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Home » Breast cancer mortality rate – it dropped 40 percent in 30 years

Breast cancer mortality rate – it dropped 40 percent in 30 years

There is an ongoing trope that somehow that cancer incidence and cancer mortality has increased substantially over the past few years. Yet, despite that fact that the myth has been shown to be false, it persists, especially around the pseudoscience complementary and alternative medicine world. And now, we have more good news about cancer – the breast cancer mortality rate has dropped by 40% over the past 30 years.

I’m not sure why a lot of people think that cancer is more prevalent today. Maybe it is because of social media, we hear about it more. Maybe it is because of better diagnostic techniques, we think that the cancer situation is worse. Maybe it is that there is an over reliance on anecdotes about cancer. Finally, maybe it is people who think our bodies are being assaulted by cancer causing GMOs (not cancer causing), vaccines (which prevent cancer), or gluten (not cancer causing).

Of course, the pseudoscientific pushing alternative medicine world wants to convince you that science based medicine is incapable of treating cancers and only push highly profitable poisons from Big Pharma pushed into cancer patients. Unfortunately for that narrative, the statistically significant drop in the breast cancer mortality rate says that oncologists are doing a good job with a deadly cancer.

Breast cancer mortality – the paper

The study, published in CA: A Cancer Journal for Physicians by CE DeSantis et al., provided an overview of USA breast cancer statistics, including incidence, mortality, survival, and screening. According to the article, breast cancer mortality rates increased by 0.4% per year from 1975 to 1989. However, since 1989, death rates decreased rapidly, resulting in a 39% drop from 1989 to 2015. This translates to 322,600 averted breast cancer deaths in the USA alone.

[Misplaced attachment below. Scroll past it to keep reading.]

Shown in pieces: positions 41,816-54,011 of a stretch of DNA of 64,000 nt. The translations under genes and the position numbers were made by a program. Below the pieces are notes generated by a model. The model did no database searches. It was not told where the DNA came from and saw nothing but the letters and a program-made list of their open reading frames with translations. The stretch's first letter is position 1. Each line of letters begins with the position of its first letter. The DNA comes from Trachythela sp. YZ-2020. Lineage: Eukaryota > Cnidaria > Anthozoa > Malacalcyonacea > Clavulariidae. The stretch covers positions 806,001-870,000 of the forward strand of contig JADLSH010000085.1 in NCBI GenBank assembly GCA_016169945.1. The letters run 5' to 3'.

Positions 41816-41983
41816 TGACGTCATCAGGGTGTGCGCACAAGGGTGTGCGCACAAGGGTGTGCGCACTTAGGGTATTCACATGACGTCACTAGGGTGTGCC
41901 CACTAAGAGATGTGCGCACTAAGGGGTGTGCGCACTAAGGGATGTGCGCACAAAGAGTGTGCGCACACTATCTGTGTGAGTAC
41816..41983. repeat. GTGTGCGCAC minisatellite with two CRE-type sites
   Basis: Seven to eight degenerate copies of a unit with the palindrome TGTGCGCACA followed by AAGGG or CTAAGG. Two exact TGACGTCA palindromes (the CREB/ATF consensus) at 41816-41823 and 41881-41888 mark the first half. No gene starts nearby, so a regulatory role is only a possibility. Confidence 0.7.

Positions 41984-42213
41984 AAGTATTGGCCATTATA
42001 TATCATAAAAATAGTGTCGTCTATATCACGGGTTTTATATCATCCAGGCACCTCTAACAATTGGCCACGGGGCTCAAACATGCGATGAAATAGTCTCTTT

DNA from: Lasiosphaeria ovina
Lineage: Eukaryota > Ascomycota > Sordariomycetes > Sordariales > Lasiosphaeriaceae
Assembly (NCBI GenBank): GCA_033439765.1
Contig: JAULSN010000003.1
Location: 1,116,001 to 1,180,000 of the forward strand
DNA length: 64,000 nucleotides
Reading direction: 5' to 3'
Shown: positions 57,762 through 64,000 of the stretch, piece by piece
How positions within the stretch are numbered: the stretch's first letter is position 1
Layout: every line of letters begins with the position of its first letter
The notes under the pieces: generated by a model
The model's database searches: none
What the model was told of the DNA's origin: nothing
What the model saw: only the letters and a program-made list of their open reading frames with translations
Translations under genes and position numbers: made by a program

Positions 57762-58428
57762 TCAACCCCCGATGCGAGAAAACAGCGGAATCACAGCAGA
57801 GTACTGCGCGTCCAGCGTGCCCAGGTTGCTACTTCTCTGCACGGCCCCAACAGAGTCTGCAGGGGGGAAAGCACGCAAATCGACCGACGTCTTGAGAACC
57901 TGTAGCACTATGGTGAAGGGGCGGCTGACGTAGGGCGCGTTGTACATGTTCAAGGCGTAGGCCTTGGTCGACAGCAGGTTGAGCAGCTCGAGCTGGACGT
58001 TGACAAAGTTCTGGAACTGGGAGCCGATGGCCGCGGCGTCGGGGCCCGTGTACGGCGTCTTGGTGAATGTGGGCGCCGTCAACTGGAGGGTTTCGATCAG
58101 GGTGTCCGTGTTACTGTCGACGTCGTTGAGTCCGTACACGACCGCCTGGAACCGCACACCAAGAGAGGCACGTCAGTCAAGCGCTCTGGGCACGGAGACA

This study attributed the long-term reduction in breast cancer mortality to both improvements in treatment modalities and early detection by mammography.

Treatment advances included progress in chemotherapy regimens that were developed in the 1980s and have been substantially improved since then. These regimens are administered post-surgery to reduce the risk of recurrence of breast cancer.

These advances in treatment includes tamoxifen, a selective estrogen-receptor modulator that inhibits the increase the growth of breast cells and promote factors that decrease the growth of breast cells; trastuzumab,  which is used for breast cancers that are HER2 receptor positive; and aromatase inhibitors.

Of course, there is that trope that Big Pharma is hiding a “cure for cancer” in the basement of Big Pharma headquarters – no, they are not. Apparently, Big Pharma is doing a good enough job providing excellent cancer treatments that the breast cancer mortality rate has dropped by 40% over the past 30 years.